How to Move Machine Learning From Possibility To Practice

  • by , Op-Ed Contributor, February 21, 2017
Imagine a world with no spell check -- then suddenly hearing someone say that there were tools available to autocorrect all your spelling in any language on the fly. "Blasphemy!” people might cry, until they tried it.

Marketers today might think the same thing if you tell them that machine learning can improve their email campaigns.

Marketers don't trust machines to do their work. The process of creating custom-rich algorithms and models has a reputation for being too costly and time-consuming, and requiring a team of data scientists.

Analytical modeling has been around forever, but in the past it was challenging to acquire data, and time consuming to build models that certainly weren’t capable of "training" themselves.

Thanks to advances in cloud computing, packaged algorithms and smarter methods of training models, machine learning has evolved immensely. Today it is much easier and faster to predict what customers may (or may not) do next in real time. Machine learning is moving from possibility to practice.



Using Thompson sampling, a scientific sampling method, machine learning helps marketers avoid losing a portion of their customer base on bad variations.

This sampling method combined with machine learning allows you to test traffic in increments as it drips in. But unlike older site testing models, this uses an explore and exploit method versus an A/B or A/B/n testing approach. It will explore in smaller sample sizes and exploit the winning combinations faster. In human words, this means you might have a winning combination that is biased based on the randomization of your segments and send order, or mobile bias in the morning versus tablet bias at night.

Mobile openers might skew a test early in a campaign, and would help an Open Rate KPI you are trying to optimize, but not necessarily a conversion KPI. Imagine a world where you can optimize both, independently, and continue to self-optimize all day long, when the customer is least engaged (branding effect) and most engaged (shopping effect).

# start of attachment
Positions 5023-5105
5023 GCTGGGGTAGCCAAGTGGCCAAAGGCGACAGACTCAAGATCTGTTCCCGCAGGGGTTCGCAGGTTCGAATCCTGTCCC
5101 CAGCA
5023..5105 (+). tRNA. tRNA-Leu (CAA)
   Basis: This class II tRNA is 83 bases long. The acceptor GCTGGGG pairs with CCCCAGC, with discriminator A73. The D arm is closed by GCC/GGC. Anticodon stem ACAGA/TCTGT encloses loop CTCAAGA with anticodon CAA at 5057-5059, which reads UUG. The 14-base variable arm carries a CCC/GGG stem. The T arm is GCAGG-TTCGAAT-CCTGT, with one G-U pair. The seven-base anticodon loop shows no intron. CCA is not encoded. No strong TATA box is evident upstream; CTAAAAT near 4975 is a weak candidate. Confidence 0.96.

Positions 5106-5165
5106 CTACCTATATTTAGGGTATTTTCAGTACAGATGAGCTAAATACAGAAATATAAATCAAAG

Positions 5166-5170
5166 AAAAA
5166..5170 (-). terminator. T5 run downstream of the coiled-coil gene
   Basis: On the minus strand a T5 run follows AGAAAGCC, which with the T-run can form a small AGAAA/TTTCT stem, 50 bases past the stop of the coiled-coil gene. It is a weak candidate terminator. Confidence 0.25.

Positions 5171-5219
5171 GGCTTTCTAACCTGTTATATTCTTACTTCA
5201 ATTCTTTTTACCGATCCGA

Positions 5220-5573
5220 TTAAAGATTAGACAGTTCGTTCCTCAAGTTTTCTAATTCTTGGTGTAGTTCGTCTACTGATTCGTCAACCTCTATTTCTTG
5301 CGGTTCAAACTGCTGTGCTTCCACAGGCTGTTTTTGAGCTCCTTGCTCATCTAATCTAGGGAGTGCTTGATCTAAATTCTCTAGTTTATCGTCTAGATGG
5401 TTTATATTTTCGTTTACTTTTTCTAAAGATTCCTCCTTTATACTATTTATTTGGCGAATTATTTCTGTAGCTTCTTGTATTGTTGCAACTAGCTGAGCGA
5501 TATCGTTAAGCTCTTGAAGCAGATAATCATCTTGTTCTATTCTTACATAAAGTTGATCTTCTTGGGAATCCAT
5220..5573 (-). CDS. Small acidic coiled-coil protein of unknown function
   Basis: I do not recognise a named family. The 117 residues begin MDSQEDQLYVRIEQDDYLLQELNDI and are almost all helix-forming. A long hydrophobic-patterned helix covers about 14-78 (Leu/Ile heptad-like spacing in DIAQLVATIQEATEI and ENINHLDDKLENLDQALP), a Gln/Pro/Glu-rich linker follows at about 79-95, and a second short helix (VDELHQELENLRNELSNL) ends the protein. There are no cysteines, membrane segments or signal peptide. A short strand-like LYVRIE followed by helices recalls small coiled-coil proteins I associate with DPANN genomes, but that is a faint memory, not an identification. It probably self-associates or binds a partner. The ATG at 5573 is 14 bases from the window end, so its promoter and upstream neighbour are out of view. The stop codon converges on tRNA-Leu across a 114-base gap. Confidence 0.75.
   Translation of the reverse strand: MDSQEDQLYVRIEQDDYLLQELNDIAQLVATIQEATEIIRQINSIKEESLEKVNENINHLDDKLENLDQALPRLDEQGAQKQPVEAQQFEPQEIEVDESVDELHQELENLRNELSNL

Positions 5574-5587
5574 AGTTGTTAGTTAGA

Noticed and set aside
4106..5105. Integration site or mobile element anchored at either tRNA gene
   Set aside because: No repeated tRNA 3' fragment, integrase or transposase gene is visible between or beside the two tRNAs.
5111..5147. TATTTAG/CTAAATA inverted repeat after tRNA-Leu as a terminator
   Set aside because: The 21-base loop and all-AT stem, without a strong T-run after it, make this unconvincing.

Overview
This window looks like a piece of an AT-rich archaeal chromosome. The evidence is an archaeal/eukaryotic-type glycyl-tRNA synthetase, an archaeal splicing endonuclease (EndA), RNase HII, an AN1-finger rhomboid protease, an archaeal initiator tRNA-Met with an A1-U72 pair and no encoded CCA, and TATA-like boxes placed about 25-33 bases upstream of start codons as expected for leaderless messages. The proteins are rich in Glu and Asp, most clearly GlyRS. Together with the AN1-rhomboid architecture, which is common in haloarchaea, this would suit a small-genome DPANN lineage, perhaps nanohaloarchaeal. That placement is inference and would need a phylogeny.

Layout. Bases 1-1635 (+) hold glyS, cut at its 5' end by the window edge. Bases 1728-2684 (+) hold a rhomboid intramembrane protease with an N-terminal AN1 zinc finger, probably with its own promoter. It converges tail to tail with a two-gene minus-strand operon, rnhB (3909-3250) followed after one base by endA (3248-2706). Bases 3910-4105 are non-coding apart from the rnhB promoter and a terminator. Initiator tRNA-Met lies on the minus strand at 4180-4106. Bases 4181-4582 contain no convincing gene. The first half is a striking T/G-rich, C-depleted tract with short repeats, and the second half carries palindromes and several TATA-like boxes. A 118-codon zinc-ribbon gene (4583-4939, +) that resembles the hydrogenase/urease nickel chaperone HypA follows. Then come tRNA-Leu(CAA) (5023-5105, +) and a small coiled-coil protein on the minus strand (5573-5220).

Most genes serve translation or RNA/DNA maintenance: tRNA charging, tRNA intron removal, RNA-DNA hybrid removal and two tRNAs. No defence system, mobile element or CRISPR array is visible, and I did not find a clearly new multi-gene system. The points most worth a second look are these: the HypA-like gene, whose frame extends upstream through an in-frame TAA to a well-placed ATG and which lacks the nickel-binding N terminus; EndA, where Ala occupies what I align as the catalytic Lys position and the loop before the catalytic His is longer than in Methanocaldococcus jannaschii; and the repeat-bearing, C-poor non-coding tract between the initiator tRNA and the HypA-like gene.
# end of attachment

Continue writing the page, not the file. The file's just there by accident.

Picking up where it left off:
You might think, how do I do this when I need to drop 3 million emails in the next hour?  Well, it doesn’t help you there, as this approach is most applicable to automations, recurring mailings and those that stream continually as an interaction or event happens.

However, you might ask yourself why you’re not using machine learning to help identify customers' daily patterns, versus using the 9 a.m. to 10 a.m. window and reaching only 20% of your customers.  

Take a welcome series or cart abandonment email that is sent 1:1 as an event happens. In the past, testing these emails has been a challenge, given the need for large, statistically significant sample sizes and most companies' inability to run tests side by side on triggers. With this approach, you can test many variables with several different KPIs all in the same stream, such as a series of subject lines, designs and offers, then independently exploit these attributes.

This approach can help determine the impact of day parts as well as interactions or device bias. We know consumer patterns are shifting and it’s OK to optimize open rates on the morning commute, but it may not be realistic to expect a consumer to shop in intelligent ways before coffee.

It’s beginning to sound a lot less blasphemous, right? As author Ray Kurzweil once said: "Our technology, our machines, is part of our humanity. We created them to extend ourselves, and that is what is unique about human beings.” Machine learning is helping marketers form better insights and improve the customer experience. What could be more human?

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